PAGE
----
In the Battle of Arkansas Post, fought January 9–11, 1863, an overwhelming Union force of around 33,000 led by Major General John McClernand defeated a smaller Confederate force, about 5,000, led by Brigadier General Thomas Churchill. Most of the Confederates, mainly dismounted Texas cavalry, surrendered to the superior Union Army near Fort Hindman.
After the fall of Vicksburg in 1863, the Confederacy was effectively cut in two along the line of the Mississippi River. e western portion of the Confederacy, including Arkansas, was no longer able to supply vital livestock to the South...
Soon after the Civil War ended, another war hit Arkansas. Well, sort of. The 1874 Brooks-Baxter War saw a close gubernatorial election turn into a literal battle for power as militias supporting each contender clashed. Brook’s militia initially ejected Baxter from the Arkansas Capitol building. Militia supporting Baxter counterattacked, and eventually US troops stepped in and restored Baxter to power.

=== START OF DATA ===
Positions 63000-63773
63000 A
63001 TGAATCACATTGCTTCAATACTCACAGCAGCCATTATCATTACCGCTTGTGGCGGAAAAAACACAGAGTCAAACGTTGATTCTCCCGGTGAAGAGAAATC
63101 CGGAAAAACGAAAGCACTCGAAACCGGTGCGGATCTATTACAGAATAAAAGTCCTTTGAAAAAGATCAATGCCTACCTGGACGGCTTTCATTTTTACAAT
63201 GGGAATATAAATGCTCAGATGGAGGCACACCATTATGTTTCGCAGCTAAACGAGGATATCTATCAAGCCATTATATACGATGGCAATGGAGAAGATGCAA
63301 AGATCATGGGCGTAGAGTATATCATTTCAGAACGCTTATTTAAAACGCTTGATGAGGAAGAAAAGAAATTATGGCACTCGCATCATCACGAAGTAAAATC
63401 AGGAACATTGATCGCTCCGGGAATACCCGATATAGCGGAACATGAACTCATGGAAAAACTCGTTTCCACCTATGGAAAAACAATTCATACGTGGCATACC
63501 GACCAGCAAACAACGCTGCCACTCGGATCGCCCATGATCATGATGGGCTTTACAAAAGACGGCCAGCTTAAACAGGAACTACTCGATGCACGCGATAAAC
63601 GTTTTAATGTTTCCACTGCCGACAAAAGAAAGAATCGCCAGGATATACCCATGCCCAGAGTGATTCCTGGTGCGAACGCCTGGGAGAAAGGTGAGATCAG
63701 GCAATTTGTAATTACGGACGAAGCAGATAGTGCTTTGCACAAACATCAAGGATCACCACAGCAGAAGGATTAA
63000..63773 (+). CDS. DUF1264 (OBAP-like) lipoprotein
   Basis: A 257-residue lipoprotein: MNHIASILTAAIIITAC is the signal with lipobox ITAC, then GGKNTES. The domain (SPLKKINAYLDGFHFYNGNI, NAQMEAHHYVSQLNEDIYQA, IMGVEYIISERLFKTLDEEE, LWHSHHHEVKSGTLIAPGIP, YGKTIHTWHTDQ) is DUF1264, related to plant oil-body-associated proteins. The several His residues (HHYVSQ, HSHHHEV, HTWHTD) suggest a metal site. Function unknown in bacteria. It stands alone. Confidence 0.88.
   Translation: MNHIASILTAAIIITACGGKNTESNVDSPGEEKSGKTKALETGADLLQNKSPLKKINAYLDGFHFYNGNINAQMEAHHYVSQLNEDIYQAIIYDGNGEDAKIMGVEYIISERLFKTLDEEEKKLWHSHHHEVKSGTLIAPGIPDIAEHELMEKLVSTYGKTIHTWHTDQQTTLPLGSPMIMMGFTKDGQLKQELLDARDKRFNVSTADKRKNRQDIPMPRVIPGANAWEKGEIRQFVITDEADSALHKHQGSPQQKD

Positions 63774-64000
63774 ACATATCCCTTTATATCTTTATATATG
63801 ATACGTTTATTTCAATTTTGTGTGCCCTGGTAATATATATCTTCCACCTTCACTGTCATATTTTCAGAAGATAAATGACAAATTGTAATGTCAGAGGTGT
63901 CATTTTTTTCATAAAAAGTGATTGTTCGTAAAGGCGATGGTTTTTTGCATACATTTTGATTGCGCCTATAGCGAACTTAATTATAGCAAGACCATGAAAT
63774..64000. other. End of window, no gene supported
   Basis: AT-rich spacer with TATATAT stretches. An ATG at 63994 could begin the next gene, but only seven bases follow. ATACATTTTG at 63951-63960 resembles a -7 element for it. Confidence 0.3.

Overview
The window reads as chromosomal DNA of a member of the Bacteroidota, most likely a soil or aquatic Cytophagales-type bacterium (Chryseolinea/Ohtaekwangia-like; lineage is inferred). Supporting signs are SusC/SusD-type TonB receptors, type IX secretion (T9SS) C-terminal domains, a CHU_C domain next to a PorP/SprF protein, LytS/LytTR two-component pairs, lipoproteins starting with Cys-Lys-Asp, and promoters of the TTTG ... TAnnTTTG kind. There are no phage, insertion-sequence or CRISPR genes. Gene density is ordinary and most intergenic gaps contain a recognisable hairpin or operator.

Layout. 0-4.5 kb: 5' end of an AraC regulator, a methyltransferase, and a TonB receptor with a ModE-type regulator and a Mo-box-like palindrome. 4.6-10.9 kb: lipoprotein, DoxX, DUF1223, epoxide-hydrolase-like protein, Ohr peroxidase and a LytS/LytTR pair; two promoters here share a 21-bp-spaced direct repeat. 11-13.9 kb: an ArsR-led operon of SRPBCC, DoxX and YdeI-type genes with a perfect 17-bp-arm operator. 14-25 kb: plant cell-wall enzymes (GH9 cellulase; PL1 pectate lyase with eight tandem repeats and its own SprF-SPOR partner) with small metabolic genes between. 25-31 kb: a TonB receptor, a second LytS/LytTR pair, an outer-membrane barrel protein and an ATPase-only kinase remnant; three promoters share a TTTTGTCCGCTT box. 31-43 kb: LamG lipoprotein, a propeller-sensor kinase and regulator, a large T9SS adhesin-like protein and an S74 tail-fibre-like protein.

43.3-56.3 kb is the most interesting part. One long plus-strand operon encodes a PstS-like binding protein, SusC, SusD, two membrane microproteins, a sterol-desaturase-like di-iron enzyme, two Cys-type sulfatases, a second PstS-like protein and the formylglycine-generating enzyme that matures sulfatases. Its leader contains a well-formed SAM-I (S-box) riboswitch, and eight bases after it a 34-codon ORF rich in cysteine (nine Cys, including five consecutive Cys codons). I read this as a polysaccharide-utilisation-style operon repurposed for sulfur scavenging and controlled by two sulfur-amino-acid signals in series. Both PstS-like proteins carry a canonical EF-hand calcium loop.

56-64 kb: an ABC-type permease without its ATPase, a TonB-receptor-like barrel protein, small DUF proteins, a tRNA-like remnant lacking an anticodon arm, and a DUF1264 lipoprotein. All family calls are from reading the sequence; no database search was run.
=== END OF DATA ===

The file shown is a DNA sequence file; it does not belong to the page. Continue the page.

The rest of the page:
Museum & Birthplace
Little Rock, AR
Little Rock, AR
|Sam Walton's office|
Signed copies of America Invaded: A State by State Guide to Fighting on American Soil can now be found at the Pea Ridge National Military Park (www.nps.gov/peri/index.htm) or here...www.americainvaded.com
Regular copies may be purchased from Amazon...www.amzn.com/0692902406
Or on Kindle...www.amzn.com/B073RJQ8PK
Listen to my interview with Bob Cudmore...http://bobcudmore.com/thehistorians/tracks/ChristopherKelly(August2017)(29)(mp3).mp3